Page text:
Japanese Crypto Exchange Coincheck Granted a License, a Year after $530 Million Hack

Japanese Crypto Exchange Coincheck Granted a License, a Year after $530 Million Hack

Nearly one year after a $0.5 billion hacking incident, Coincheck has been handed a cryptocurrency exchange license.

In a statement, the exchange’s operator indicated that beginning January 11, 2019, it is now registered as a cryptocurrency exchange agency with the Kanto Financial Bureau, the overseeing regulator.

This is the first time Coincheck will be operating as a licensed outfit. At the time of the hack when the exchange lost New Economy Movement (NEM) tokens with a combined worth of more than $500 million, the firm was awaiting a license.

Registration Requirements

To get the license, Coincheck had to meet the registration requirements for crypto exchanges as was set out by Japan’s financial regulator last year. The firm also had to demonstrate that it had internal controls in place necessary to ensure customers had adequate protections:

As CCN reported last month, Japanese media had been expecting Coincheck to be granted the license by the end of 2018.

To get to this stage, the exchange has had to overhaul its business and this has included bringing on board new owners. In April last year, the cryptocurrency exchange accepted a takeover bid from Japanese online brokerage Monex. The takeover bid saw Monex acquire the entire firm at a price of $33.5 million:

Management Changes

Additionally, Coincheck also reshuffled its management and this was one of the conditions Monex had given when presenting the buyout bid. This saw the founding president and then-chief operating officer of Coincheck, Yusuke Otsuka, replaced by a Monex employee, Toshihiko Katsuya. The founder and then-CEO of Coincheck, Koichiro Wada, also stepped down.

Coincheck has also had to delist privacy coins such as Dash, ZCash and Monero from its platform. This is because they risked preventing the firm from achieving and maintaining compliance ‘with Anti-Money Laundering regulations’.

Besides privacy coins, Coincheck also delisted the token of decentralized oracle and prediction market protocol, Augur. This was seen as an effort to distance the exchange from a token which is associated with unlicensed gambling.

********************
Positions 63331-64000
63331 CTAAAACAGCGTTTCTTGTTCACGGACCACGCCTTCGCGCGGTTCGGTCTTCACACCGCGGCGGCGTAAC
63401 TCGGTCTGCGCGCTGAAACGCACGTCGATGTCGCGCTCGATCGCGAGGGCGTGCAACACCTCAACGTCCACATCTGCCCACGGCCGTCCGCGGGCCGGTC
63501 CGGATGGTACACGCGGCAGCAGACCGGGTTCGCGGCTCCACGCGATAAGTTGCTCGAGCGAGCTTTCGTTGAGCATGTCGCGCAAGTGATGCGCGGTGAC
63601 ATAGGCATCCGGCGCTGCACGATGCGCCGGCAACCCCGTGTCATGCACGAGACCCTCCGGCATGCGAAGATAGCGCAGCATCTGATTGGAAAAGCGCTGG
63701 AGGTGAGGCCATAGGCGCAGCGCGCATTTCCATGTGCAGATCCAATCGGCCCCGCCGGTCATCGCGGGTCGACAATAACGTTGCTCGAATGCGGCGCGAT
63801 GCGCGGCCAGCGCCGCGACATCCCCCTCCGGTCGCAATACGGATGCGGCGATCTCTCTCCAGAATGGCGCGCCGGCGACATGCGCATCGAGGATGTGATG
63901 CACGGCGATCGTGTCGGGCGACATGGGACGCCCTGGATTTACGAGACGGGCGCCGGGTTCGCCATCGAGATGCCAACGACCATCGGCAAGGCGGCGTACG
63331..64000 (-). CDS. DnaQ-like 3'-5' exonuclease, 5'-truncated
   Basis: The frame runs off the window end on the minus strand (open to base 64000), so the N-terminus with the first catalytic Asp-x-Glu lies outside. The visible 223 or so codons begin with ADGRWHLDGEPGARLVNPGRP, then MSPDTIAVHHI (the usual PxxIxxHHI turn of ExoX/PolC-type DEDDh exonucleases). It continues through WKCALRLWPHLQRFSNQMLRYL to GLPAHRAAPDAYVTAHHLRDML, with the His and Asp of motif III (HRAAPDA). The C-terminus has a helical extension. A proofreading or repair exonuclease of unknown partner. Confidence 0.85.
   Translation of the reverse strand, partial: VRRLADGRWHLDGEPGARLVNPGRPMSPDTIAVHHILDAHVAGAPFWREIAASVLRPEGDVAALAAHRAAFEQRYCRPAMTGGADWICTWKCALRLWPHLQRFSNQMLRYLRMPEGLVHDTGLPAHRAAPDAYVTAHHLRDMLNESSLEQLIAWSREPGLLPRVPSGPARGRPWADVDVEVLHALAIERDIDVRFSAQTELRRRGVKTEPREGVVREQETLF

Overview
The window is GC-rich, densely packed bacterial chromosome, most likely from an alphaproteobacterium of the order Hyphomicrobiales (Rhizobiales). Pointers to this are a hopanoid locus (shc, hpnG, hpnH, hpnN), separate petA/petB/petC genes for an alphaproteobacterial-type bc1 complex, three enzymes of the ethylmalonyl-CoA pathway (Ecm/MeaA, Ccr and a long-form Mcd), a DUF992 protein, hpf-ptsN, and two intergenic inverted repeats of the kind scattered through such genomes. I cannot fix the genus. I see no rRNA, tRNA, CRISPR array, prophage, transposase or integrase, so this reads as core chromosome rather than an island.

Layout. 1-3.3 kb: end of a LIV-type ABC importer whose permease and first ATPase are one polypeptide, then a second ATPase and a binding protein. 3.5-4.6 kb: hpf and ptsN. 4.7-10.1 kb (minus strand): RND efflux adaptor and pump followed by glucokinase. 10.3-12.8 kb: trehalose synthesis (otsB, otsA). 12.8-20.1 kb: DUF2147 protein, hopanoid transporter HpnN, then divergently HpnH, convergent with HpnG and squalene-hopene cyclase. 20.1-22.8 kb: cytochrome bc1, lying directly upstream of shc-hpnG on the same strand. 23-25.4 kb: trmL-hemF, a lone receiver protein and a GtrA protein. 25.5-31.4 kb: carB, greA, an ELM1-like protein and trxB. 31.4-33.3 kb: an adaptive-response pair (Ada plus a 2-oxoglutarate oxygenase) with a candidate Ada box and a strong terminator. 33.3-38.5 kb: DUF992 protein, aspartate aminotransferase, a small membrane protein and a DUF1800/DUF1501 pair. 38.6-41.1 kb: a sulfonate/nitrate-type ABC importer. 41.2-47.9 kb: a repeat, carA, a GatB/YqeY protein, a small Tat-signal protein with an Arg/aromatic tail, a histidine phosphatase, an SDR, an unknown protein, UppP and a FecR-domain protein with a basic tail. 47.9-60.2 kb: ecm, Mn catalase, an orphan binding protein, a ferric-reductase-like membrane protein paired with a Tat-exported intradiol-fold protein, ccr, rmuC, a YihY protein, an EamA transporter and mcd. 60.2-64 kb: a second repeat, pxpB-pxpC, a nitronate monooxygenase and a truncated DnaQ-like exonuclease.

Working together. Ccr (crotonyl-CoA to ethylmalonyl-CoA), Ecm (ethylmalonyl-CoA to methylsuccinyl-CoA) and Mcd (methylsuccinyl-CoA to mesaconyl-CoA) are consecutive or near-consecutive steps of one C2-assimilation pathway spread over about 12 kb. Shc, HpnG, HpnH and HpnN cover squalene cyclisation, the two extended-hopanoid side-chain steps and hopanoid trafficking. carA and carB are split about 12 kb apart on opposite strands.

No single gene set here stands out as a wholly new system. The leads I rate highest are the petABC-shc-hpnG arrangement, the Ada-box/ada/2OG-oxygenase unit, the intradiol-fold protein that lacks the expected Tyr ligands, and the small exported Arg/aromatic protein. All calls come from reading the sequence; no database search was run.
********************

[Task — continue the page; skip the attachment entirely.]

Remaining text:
Featured image from Shutterstock.

11.01.2019 / 05:00 29
Japanese Bitcoin Exchange Coincheck that Lost $500M to Receive Full Licensing By End of Year Japanese Bitcoin Exchange Coincheck
TweetShare Readers may recall the January hack that cost Coincheck over $500 million. The largest theft in cryptocurrency history, the hack saw the
Infamous Crypto Exchange Coincheck Unsure about Reopening after $500 Million Hack Infamous Crypto Exchange Coincheck
According to several local sources, Coincheck, a major Japanese crypto exchange, is unsure of reopening its exchange after suffering a $500 million
160 Crypto Exchanges Seek to Enter Japanese Market, Regulator Reveals 160 Crypto Exchanges Seek to Enter
Japan’s top financial regulator has revealed exclusively to news.Bitcoin.com the number of crypto exchanges seeking to enter the Japanese market. The
Crypto Exchange Coincheck Made $491 Million Profit Prior to Hack Crypto Exchange Coincheck Made $491
Hacked cryptocurrency exchange Coincheck made 53.7 billion yen ($491 million) in profit for the fiscal year ending in March, according to financial
Two Japanese Cryptocurrency Exchanges to Shut down Amid Coincheck Hack Fallout: Report Two Japanese Cryptocurrency Exchanges
The increased scrutiny by Japan’s financial regulator following Coincheck’s infamous $530 million NEM theft will reportedly see two cryptocurrency
Japanese Financial Regulator Issues Punishment Notices For 7 Crypto Exchanges Japanese Financial Regulator Issues
The Japanese financial regulatory agency has sent business improvement orders to 7 crypto exchanges, including Coincheck, and halted activity at 2
Comments (0)
Add a comment
Comment on